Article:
Duke Energy will be able to proceed with a nearly $2 billion economic development plan after the Court of Appeals of Indiana ruled a regulatory commission’s approval met the requirements of state law.
Duke submitted a petition in November 2021 requesting approval for a six-year plan for transmission, distribution and storage system improvements — or TDSIC —that had an estimated cost of $1.98 billion. The objectives were to improve reliability for customers, advance grid hardening and resiliency, enable expansion of renewable and distributed generation, and facilitate economic development growth.
Duke Industrial Group and other parties intervened, and the Indiana Utility Regulatory Commission held an evidentiary hearing in March 2022. The commission then issued an order approving Duke’s plan in June, finding that the costs were justified by the likely incremental benefits and that the plan was reasonable.
On appeal, the industrial group argued the commission erred by misapplying two sections of Indiana’s TDSIC statute, found at Indiana Code Chapter 8-1-39, and by failing to make necessary factual findings relating to the merits of its objections to Duke’s plan.
The Court of Appeals disagreed with both arguments.
The industrial group argued it wasn’t enough that a TDSIC plan as a whole is cost-justified, but rather that each project within the plan is cost-justified. Duke’s plan included subcategories, such as $812 million for circuit improvement projects and $517 million for transmission line improvements.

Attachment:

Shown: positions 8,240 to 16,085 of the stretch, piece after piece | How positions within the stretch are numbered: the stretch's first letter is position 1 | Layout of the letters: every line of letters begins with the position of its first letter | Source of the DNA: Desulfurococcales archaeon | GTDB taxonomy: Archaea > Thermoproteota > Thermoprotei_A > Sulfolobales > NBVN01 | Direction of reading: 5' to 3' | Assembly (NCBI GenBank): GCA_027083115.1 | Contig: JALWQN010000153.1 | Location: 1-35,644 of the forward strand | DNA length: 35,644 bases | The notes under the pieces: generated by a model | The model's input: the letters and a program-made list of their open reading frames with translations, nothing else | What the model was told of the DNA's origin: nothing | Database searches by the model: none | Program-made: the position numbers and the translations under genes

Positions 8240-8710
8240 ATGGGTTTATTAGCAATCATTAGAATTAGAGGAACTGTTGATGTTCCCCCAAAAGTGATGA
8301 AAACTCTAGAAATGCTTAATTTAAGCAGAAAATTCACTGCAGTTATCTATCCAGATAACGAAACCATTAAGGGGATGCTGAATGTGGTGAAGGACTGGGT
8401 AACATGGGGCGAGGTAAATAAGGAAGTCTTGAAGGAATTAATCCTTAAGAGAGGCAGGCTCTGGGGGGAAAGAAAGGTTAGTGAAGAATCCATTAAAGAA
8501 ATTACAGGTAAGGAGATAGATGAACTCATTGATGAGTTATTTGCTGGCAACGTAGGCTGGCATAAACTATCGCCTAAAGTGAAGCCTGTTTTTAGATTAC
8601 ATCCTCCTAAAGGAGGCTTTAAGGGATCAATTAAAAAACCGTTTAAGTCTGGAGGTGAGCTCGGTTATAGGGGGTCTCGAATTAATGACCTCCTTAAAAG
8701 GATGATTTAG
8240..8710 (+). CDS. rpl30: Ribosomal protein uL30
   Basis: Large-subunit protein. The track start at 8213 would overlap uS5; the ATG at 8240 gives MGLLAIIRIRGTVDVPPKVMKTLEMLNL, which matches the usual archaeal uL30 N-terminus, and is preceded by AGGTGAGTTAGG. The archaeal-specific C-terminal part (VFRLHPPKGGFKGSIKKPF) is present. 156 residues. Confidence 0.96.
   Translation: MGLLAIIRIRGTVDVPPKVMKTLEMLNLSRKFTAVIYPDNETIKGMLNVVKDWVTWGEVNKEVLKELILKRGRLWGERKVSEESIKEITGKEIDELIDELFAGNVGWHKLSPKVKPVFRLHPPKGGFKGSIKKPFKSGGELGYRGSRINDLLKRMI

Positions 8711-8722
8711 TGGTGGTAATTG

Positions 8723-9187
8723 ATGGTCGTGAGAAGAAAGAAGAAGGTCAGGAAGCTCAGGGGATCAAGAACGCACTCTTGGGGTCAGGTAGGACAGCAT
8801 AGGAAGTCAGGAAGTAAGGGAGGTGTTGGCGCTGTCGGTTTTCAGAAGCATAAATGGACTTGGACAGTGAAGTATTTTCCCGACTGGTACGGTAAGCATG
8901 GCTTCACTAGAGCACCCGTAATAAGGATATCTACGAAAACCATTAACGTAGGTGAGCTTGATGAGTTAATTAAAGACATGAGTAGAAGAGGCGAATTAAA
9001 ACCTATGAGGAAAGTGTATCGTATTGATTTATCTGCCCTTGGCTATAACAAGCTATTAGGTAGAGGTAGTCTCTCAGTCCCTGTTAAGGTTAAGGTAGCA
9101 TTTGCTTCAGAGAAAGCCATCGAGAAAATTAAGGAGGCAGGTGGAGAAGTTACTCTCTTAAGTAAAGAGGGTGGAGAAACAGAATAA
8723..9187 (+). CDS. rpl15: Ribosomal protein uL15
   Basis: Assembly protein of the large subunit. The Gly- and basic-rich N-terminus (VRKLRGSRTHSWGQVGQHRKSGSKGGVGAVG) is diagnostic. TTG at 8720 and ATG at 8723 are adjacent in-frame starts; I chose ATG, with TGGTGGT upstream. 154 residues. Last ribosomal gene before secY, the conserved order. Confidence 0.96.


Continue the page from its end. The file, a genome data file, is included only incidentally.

The issue came down to whether the Indiana General Assembly intended for the applicable law to apply to each individual part of a plan or the plan as a whole.
In 2019, the Court of Appeals concluded the latter in NIPSCO Indus. Grp. v. N. Ind. Pub. Serv. Co., 197 N.E.3d 316 (Ind. Ct. App. 2022), trans. pending.
The industrial group argued in this case that NIPSCO was wrongly decided, but the court stuck with its interpretation, stating in the Thursday opinion that “Indiana Code section 8-1-39-10(b)(3), as written, is satisfied when the proposed improvements are justified by the benefits attributable to the plan as a whole.”
As for the commission’s determination that the incremental benefits associated with Duke’s plan justified its cost, the court couldn’t say the commission’s conclusion was unreasonable based on Duke’s evidence.
The industrial group also argued that the commission erred by treating deferred operating and maintenance expenses as if the expenses were capital investments. I.C. 8-1-39-9(c) says a public utility that recovers capital expenditures and TDSIC “shall defer” the remaining 20% of capital expenditures and TDSIC costs until its next general rate case.
The Court of Appeals opinion emphasized the word “shall.”
“Given that Indiana Code section 8-1-39-7 clearly defines TDSIC costs to include O&M expenses incurred both while the improvements are under construction and post in service, we conclude that the Commission’s interpretation of the statutes to include O&M expenses in the amount for which recovery is deferred is, at the very least, reasonable,” the opinion reads.
Finally, the industrial group argued the commission’s order was unsupported by evidentiary findings because the order didn’t address each challenge.
The court determined that while an order must contain specific findings on all the factual determinations material to its ultimate conclusions, findings aren’t required on particular arguments.
Thus, the commission’s order “includes sufficient particularity and specificity to allow for competent review,” and “provides a reasoned analysis outlining its decision.”
Judge Cale Bradford wrote the opinion. Judges Melissa May and Paul Mathias concurred.
The case is Indiana Office of Utility Consumer Counselor, Duke Industrial Group, and Citizens Action Coalition of Indiana, Inc. v. Duke Energy Indiana, LLC, and Indiana Utility Regulatory Commission, 22A-EX-1685.